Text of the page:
Roma_issues_handling_booklet_for_the_public_administration_officers.jpg Creation and publication of leaflets that described the GO competence on discrimination issues, the ways that the institution can mediate in cases falling within its mandate and the procedure of submitting a complaint. A
complaint form was attached, while there was also a provision for containing information on the Braille system.

The leaflet would be available in the Ombudsman offices and on every contact opportunity with the wider public (information field missions, conferences, festivals, etc.). It was also proposed that the dissemination of this material be made through the youth free press in Athens and if possible in other major Greek cities, as well as through publications referring to the groups that are covered by the antidiscrimination legislation.

The target is the provision of information to the wider public on the mandate of the ombudsman as a Specialised Equality Body for the promotion and implementation of the principle of equal treatment in the public sector. Also, to inform targeted audiences on the types of discrimination that are covered by the legislation and the means of remedy with an aim to increase the number of incoming complaints.

[*Activity 2 – Public information days on anti-discrimination legislation:*]

Four missions of GO staff in Greek provincial capitals: this activity draws from the long experience and common practice of the GO institution in implementing public information events with the participation of the local
administration, NGOs and local media.

There is also parallel functioning of a citizen’s reception desk where citizens can receive personalized information and can submit their complaints.

This is an effort to decentralize the services offered by the GO, but primarily it aims to inform the local societies on the mandate of the GO and come in closer contact with potential victims of discrimination.

[*Activity 3 – Roma integration informational guidebook for local authorities:*]

This refers to the creation and publication of a Guidebook on Issues of Marginalized Roma Populations specifically designed in order to answer questions posed by members of municipal councils and public servants. The aim of this publication is to gather and systematize the obligations of competent authorities on a local level, in order to facilitate the social inclusion of the Roma.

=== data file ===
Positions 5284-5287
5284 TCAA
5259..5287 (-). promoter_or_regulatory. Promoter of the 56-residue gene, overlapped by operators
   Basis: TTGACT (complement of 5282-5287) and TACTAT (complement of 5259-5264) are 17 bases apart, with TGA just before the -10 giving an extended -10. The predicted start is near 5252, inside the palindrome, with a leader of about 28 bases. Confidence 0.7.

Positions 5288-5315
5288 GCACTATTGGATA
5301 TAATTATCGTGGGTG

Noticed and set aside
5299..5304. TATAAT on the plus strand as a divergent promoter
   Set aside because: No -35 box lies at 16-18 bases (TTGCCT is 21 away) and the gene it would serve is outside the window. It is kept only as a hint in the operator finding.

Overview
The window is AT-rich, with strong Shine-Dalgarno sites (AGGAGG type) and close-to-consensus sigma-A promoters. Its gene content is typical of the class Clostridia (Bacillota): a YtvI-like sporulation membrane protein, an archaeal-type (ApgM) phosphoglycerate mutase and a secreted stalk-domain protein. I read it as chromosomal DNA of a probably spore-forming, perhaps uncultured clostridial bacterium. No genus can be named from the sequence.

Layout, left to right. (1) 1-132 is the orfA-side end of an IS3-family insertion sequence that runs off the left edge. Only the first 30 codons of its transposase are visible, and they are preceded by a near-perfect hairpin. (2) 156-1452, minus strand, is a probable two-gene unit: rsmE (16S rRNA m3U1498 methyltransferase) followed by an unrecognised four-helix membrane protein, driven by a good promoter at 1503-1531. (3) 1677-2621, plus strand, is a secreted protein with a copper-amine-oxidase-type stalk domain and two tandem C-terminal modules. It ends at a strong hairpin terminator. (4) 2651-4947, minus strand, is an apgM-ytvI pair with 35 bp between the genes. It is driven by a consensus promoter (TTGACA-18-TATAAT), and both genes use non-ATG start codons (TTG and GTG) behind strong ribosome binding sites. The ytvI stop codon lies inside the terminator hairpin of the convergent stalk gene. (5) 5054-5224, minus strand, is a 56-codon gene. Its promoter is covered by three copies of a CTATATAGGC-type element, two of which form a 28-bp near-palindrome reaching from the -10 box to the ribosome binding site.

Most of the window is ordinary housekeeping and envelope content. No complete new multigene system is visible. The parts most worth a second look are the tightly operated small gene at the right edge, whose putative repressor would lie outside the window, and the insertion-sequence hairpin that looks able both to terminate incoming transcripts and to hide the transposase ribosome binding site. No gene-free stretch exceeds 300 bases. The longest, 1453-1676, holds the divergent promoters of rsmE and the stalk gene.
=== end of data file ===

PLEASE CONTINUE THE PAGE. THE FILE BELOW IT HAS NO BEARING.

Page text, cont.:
[*Activity 4 – Integrated interventions on Roma “hot–spots” settlements:*]

On the spot investigations in problematic settlements of Roma populations around Greece: meetings are held with Roma and local authorities on the current issues creating social frictions. Also, data is being collected and registered on Roma numbers, their housing situation, school attendance and other factors related to their social inclusion, such as local initiatives and possible projects that are being implemented. The collected data on the GO’s Roma issues will be published on a dedicated webpage. The aim of the GO is, on the one hand, to contribute to the solution of critical cases of social exclusion and address them in relation to the implementation of the national action plan for the Roma, while also collecting field data and disseminating them through the GO reports and internet resources.

[*Activity 5 – Creation of Greek Ombudsman internet resources for Roma integration:*]

Creation of GO special webpages on Roma issues, dubbed as “Ombudsman for the Roma” and their translation in English. These pages will contain an interactive mapping of the problematic areas, as they are deducted from the 12 years of GO’s case load. This will also be a place of promoting good practice in the field.


Communications GPG

Producing a brochure in Braille (Greece)


Organised by the Greek Ombudsman (GO)

1) Brief description of the initiative
Following certain requests from blind activists the GO has envisaged, for some years now, to make its internet material accessible to the blind and visually impaired people. With the help of its IT specialized staff this became to a significant extent a reality. Nevertheless, an initiative to translate any of its printed material to Braille language has never been undertaken or even explored up to now. The anti-discrimination team, starting from scratch, decided to seek advice from blind support groups as to the best suitable methods of printed communication with this group. Following a few e-mails and a productive meeting with the representative of a well established educational institute for the blind, the GO received enough information to make decisions and go ahead with the publication. It was most useful that, in parallel with the above, the GO received suggestions for a similar pattern of approach to this issue from the Northern Ireland Equality Commission, following our query on the Equinet forum.

On the leaflet design the GO’s options were limited since a Braille digit is of a standard size, that equals the length of a fingertip. Therefore, when translated the text of the short 3-fold leaflet became a 14 page A4 size
booklet. The printing is done by special printers that convert the normal documents (.doc, .txt, etc.) to Braille digits. In the GO’s case, before going ahead with the production, the services of a blind proofreader were employed. The GO opted also for the publication to have a normal printed cover in order for the text to be recognizable by any administrator.